25 June 2024 The Future is the Product of the Past

Archaeologists discover complete armored 14th-century gauntlet in Switzerland

Excavations in Kyburg in the canton of Zürich, northeastern Switzerland have discovered a 14th-century fully preserved gauntlet of armor in exceptional condition.

Only five 14th-century gauntlets have been discovered in Switzerland thus far, according to the Zurich cantonal infrastructure department on Tuesday. However, their state of preservation is nowhere near that of the glove discovered in Kyburg. All the iron parts of this one have been found, and some of the fingers are even completely free of corrosion and look as good as new.

The metal parts of the glove were originally riveted to a leather glove. The 25 pieces were also firmly attached to each other, giving the glove great flexibility.

The entire gauntlet measures more than 14 inches long. Individual iron plates overlap like scales and are connected by side rivets. Originally, they would have been riveted to a leather or fabric material before being sewn onto a leather or textile glove. The small plates and flexible underlayers allowed the wearer to comfortably grip a sword and make a fist.

The castle is first mentioned in 1027 under the name of Chuigeburg (“cows-fort”), which name points to an original use as a refuge castle for livestock.

The first fortification at this site was likely built in the second half of the 10th century by the counts of Winterthur. The early castle was destroyed in 1028 or 1030 by Emperor Conrad II. It was rebuilt and soon became the center of the county of Kyburg which was formed in 1053 as a possession of the counts of Dillingen.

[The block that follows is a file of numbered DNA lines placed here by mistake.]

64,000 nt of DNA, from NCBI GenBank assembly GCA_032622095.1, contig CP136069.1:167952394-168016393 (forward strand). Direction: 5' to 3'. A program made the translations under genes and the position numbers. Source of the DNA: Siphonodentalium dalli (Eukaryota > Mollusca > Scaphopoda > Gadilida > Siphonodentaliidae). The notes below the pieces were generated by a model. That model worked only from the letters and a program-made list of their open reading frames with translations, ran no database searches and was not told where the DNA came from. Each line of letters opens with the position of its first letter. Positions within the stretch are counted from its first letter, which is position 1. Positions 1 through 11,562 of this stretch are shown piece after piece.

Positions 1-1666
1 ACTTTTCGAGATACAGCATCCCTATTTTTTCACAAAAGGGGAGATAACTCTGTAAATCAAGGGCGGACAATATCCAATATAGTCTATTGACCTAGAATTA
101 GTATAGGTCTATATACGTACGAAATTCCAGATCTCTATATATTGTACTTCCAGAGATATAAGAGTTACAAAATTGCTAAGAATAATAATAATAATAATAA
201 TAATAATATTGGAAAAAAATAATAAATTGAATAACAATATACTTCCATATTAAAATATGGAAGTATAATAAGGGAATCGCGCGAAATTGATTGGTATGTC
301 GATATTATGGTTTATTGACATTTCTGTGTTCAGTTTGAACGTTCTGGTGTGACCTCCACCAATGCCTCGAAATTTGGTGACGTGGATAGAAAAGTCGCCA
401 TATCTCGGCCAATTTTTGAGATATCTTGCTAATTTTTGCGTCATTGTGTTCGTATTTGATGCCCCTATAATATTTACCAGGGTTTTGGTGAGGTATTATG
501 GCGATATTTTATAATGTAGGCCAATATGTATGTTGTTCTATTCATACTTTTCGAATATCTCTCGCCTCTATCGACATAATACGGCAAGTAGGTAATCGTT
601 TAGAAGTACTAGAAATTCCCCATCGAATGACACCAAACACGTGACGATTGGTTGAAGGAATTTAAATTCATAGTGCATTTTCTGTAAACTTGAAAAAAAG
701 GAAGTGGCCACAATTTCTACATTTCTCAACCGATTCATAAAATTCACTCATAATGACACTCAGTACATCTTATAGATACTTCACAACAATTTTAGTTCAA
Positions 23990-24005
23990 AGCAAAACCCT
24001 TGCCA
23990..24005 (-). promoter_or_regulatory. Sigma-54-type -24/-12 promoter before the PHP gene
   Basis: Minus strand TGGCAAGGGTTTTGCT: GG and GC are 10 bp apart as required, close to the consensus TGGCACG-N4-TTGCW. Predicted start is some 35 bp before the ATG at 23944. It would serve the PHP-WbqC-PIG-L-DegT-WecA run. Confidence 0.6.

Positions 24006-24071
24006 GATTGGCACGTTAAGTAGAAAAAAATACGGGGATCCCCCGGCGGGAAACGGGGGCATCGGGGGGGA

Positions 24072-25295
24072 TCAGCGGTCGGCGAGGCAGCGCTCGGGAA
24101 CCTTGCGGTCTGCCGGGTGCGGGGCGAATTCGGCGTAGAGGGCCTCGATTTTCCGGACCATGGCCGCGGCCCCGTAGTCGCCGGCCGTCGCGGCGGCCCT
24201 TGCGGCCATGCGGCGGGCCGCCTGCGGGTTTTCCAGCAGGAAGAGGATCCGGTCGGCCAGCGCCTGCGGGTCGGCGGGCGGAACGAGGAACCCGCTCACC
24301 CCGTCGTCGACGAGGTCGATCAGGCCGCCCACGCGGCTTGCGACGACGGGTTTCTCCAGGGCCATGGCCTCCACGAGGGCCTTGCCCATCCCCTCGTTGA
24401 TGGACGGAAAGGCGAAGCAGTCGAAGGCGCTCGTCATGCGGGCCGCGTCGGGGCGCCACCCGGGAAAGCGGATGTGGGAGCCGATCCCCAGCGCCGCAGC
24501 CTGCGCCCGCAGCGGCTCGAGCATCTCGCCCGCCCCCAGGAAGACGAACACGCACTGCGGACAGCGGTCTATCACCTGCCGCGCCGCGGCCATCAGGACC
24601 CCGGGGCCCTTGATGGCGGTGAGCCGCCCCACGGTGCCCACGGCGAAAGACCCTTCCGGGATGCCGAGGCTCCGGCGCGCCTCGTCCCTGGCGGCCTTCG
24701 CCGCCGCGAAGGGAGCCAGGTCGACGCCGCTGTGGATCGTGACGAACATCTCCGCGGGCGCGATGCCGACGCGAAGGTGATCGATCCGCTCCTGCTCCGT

The right glove is completely preserved. At least individual parts of the left one were recovered. Photo: Canton of Zurich

Cantonal archaeologists excavated a site southeast of the castle in the winter of 2021/22 in a rescue operation before constructing a home with a basement.

Archaeologists discovered a medieval weaving cellar that had burned down in the 14th century. Forging may also have taken place in its immediate vicinity; in addition to a casting mold, the archaeologists also discovered over 50 well-preserved metal objects such as hammers, keys, and projectile points – as well as the glove.

Archaeologists also found a completely preserved 14th-century gauntlet, in addition to fragments of its counterpart worn on the other hand.

It is not yet known who the glove belonged to, or why this type of object is so rarely found. Scientific work must now establish whether armour gloves were so rare at the time or whether they were melted down.

A copy of this armour glove will be on display at Kyburg Castle from the end of March as part of its permanent exhibition, complemented by a reconstruction of the rest of the armour. The original will be on display for three weeks in September.

Photo: Canton of Zurich

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